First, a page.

Tour of Akka Typed: Event Sourcing

Published on 7 October 2019 , last updated on 7 October 2019

Welcome to the fourth part of the Akka Typed series. In the first part we had a look at the the raison d’être of Akka Typed and what advantages it has over the classic, untyped API. In the second part we introduced the concepts of message adapters, the ask pattern and actor discovery. In the third part, we covered one of the core concepts of Actor systems: supervision and failure recovery. In this part of the series we’ll explore one of the most popular use-cases for Akka: event sourcing. We’ll assume that you are already familiar with the concept of event sourcing – if not, first read about it to get some context.

In Akka Classic, event sourcing are implemented using persistent actors, which work as follows:

Persistent Actor in Akka Classic – Source: Reactive Web Applications

The flow is quite straightforward:

Whilst the concepts of Commands and Events were already present in Akka Classic (for example, the command handler is called receiveCommand), the protocol was not enforcing this distinction per-se.

With the Akka Typed API, this has now changed: many of the best practices and patterns used in combination with persistent actors are now offered directly through the API, which makes it easier to implement event-sourced actors. Let’s take a closer look!

EventSourcedBehavior

Since in Akka Typed, everything is a behavior, it makes sense that persistence too is represented via a special type of behavior.

In the previous article of the series, we used a dummy storage for credit cards (that was crashing all the time) to demonstrate supervision. Let’s now implement a real version using the new EventSourcedBehavior:

As we can see from the code above, the concepts of Command and Event are now formalized. They of course need not be called this way, but the API will expect two types to point to these concepts in your code. Additionally, the type of the state (and an “empty” state from which to begin with) needs to be provided too – as we will see, event handlers need to return a new version of the in-memory state that represents the modified state after an event has been applied to it.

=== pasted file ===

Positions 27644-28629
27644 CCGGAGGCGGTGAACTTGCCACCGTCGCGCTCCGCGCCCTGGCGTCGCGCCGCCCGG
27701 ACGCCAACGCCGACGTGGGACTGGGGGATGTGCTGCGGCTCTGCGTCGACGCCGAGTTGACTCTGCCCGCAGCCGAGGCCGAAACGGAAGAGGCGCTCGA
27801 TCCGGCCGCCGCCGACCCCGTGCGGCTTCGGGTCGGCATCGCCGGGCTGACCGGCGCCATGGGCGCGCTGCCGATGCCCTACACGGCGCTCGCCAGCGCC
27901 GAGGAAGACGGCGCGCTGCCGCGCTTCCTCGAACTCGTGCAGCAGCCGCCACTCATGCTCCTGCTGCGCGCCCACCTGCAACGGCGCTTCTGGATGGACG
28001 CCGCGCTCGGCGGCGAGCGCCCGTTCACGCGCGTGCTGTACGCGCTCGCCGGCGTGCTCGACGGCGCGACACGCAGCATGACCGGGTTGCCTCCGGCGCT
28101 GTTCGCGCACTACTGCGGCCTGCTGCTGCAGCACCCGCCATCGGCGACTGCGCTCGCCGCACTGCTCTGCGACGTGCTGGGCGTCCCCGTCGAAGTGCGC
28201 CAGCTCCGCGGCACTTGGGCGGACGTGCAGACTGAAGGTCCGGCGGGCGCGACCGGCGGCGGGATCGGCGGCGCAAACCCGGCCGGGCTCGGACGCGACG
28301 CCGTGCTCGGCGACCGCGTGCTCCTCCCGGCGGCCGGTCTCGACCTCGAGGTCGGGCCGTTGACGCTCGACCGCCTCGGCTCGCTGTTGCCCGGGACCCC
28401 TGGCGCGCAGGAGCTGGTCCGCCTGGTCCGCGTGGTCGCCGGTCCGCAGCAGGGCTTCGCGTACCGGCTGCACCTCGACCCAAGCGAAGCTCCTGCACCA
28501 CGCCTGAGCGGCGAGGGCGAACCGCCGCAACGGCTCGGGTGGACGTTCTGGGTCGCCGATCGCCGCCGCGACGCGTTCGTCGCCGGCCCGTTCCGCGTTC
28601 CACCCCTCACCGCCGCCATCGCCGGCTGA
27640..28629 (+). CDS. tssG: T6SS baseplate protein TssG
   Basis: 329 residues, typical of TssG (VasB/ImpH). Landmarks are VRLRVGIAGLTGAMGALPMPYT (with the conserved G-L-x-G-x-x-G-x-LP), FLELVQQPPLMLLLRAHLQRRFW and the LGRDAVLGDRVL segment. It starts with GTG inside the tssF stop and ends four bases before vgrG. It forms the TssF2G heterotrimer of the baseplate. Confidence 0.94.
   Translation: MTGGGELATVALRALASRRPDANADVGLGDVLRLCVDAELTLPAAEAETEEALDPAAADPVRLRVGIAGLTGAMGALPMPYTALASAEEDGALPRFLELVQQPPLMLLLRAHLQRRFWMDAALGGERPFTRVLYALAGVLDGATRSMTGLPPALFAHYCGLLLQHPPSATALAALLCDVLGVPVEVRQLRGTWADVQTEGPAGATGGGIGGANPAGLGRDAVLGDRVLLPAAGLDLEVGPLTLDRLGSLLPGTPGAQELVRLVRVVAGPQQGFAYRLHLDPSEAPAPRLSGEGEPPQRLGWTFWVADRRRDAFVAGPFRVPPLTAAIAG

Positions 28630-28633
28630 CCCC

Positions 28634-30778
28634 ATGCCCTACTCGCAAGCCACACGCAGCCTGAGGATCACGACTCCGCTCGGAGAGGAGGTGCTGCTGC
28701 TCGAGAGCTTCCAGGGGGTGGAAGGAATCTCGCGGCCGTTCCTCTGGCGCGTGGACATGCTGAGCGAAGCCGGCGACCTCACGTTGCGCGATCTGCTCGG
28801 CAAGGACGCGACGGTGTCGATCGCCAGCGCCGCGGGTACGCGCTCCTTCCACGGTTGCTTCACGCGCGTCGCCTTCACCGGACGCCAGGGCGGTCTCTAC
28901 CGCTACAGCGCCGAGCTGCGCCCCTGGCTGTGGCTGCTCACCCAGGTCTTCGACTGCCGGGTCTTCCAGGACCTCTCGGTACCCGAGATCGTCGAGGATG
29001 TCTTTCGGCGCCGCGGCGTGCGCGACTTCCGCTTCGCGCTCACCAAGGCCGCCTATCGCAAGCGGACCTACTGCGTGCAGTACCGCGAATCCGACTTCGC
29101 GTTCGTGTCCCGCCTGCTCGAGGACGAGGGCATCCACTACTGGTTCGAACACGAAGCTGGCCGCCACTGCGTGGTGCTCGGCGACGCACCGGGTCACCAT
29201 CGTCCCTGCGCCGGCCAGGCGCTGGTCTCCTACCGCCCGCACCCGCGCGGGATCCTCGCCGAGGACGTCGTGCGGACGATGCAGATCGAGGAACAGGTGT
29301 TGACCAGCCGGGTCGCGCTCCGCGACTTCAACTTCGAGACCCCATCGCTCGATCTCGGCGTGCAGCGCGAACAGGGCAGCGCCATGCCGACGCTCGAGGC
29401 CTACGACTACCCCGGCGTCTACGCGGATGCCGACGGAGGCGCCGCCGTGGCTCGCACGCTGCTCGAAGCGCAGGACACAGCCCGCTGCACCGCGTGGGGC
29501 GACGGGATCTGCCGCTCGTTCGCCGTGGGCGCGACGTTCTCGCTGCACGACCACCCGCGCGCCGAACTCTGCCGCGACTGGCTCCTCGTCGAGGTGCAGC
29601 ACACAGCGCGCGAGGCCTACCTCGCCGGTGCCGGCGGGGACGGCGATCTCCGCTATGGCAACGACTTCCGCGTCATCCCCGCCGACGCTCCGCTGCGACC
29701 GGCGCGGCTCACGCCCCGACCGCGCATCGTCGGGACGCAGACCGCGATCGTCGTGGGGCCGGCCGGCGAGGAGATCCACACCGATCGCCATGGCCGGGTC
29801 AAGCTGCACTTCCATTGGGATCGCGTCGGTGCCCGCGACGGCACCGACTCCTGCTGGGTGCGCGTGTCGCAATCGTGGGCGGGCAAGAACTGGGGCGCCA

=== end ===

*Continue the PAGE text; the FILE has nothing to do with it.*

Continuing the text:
Next to formalizing the protocol of persistent actors, the Akka Typed API also formalizes the command and event handlers in order to specify what they can, or rather should, do.

Commands producing effects

A Command handler takes in the current state and a new Command, and returns an Effect:

An Effect can be any of the following:

Say for example that we are making it possible to add credit cards to our storage using a new AddCreditCard command and the corresponding CreditCardAdded:

In the event of a credit card being added, the corresponding event handler is rather straight-forward:

“But wait”, I hear you object, “how can I now reply to the sender to tell them that the credit card was successfully added, or log a warning if it was already there?”. That’s now also supported by the API as SideEffect-s.

Commands producing side-effects

Next to persisting events (or not), command handlers have the ability to specify one or more actions to be executed if the initial effect is executed successfully. Taking our example above, we could decide to log a warning if an already existing card was asked to be added again:

It is possible to chain side-effects if need be:

These chained side-effects will then be executed in sequence.

Arguably, the most common side-effect in persistent actors is to reply to the actor that initiated the command so as to enable at-least-once delivery and exactly-once effect semantics. The Akka Team thought of this and promoted the concept of a reply to a top-level concern in the Akka Typed API.

Commands producing enforced replies

In the spirit of Akka Typed leveraging the compiler in order to prevent programming errors, there’s now a way to ensure that actors with persistent behavior reply to their clients after an event has been persisted (or in other cases, such as validation errors).